The unbeliever regards the resurrection as pure fiction, but I accept the proven facts and venerate God's saving plan. In baptism the unbeliever sees only water, but I perceive not only what meets the eye, but also the purification of the soul by the Holy Spirit. The unbeliever thinks only the body is cleansed, but I believe that the soul also is made pure and holy, and I am reminded of the tomb, the resurrection, our sanctification, justification, redemption, adoption, and inheritance, of the kingdom of heaven and the gift of the Holy Spirit. I judge outward appearances not by what I see but by the eyes of the mind. When the body of Christ is mentioned, the words have one meaning for me, another for the unbeliever.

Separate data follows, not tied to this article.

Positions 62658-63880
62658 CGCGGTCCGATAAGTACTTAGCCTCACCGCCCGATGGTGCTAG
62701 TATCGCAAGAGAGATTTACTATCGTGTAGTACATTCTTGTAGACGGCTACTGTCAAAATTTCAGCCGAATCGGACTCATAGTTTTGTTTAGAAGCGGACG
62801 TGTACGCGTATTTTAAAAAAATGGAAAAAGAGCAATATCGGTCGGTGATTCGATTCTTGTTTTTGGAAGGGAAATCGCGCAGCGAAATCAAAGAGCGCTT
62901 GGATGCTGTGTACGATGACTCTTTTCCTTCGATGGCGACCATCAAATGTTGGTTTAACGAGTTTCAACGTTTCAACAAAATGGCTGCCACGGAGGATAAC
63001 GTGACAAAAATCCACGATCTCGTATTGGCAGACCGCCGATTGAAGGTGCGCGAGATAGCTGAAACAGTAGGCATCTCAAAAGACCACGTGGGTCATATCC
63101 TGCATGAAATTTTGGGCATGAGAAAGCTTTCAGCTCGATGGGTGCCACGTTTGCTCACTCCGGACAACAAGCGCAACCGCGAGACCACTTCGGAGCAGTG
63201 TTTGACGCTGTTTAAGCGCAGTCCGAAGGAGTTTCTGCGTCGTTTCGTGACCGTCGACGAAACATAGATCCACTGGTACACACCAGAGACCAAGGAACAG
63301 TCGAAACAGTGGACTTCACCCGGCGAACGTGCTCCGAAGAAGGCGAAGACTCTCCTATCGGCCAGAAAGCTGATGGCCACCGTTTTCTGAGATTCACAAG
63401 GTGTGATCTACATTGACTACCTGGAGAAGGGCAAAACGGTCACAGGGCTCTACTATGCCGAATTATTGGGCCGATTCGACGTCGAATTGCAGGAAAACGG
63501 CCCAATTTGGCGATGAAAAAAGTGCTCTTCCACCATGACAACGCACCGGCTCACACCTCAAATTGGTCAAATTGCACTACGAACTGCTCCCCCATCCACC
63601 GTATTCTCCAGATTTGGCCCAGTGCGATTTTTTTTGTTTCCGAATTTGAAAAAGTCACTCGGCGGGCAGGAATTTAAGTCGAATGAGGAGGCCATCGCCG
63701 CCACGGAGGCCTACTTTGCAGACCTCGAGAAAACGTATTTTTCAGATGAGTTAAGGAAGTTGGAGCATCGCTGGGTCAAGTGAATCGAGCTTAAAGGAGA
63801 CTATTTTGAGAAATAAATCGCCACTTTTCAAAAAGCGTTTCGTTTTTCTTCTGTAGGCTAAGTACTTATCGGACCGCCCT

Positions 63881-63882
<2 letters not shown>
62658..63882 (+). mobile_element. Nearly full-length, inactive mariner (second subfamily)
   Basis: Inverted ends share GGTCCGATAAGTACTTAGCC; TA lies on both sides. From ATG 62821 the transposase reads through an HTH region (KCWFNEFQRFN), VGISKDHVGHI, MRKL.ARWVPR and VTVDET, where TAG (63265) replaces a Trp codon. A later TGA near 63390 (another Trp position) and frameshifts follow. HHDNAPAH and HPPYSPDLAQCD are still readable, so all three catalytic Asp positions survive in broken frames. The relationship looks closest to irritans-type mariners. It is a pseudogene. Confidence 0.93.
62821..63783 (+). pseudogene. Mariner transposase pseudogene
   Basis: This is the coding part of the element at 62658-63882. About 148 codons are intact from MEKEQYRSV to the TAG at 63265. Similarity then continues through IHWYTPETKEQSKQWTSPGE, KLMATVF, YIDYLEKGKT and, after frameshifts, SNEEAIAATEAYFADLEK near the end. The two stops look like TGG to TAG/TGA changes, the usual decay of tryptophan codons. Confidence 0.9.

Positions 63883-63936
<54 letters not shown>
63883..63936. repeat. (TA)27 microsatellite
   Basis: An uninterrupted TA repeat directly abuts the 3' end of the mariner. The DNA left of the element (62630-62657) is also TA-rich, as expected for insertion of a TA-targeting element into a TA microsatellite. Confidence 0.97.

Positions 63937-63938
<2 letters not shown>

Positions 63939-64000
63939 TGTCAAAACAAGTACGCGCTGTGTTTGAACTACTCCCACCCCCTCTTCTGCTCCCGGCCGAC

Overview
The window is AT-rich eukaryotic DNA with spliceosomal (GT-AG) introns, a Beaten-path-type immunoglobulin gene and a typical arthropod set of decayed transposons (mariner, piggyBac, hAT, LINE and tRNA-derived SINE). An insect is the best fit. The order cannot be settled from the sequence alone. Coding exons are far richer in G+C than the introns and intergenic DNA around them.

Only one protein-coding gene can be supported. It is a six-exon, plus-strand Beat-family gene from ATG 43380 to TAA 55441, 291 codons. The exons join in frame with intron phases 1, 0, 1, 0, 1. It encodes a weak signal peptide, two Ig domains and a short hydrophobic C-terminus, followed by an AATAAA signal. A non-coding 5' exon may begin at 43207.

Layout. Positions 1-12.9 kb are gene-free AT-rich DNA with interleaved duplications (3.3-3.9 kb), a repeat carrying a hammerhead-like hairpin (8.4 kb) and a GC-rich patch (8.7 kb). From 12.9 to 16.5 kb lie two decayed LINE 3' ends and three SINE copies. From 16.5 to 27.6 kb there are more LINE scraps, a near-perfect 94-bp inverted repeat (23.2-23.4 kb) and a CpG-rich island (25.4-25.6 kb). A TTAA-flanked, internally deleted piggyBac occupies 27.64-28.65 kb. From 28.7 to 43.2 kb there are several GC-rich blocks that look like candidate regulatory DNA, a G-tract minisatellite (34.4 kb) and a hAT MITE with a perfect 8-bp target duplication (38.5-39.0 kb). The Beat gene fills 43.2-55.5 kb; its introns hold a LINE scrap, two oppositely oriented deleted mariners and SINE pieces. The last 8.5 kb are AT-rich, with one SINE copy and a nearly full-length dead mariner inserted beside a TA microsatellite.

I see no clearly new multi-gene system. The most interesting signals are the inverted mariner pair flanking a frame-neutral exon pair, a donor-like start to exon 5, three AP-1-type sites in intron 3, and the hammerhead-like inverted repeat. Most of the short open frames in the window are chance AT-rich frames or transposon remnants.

John Chrysostom (AD 347-407), In I Cor. 7:1-2
John Chrysostom was the patriarch of Constantinople. (A "patriarch" is the Eastern Orthodox equivalent of what we in the West call an "archbishop". Likewise, an "archimandrite" in the East is much like what an "abbot" is in the West. JFYI.) Chrysostom was a beloved pastor and an even more revered preacher, sometimes expounding Scripture during the liturgy for up to three hours! But his sermons were always a delight to hear. Appropriately enough, his name in Greek means "golden mouth."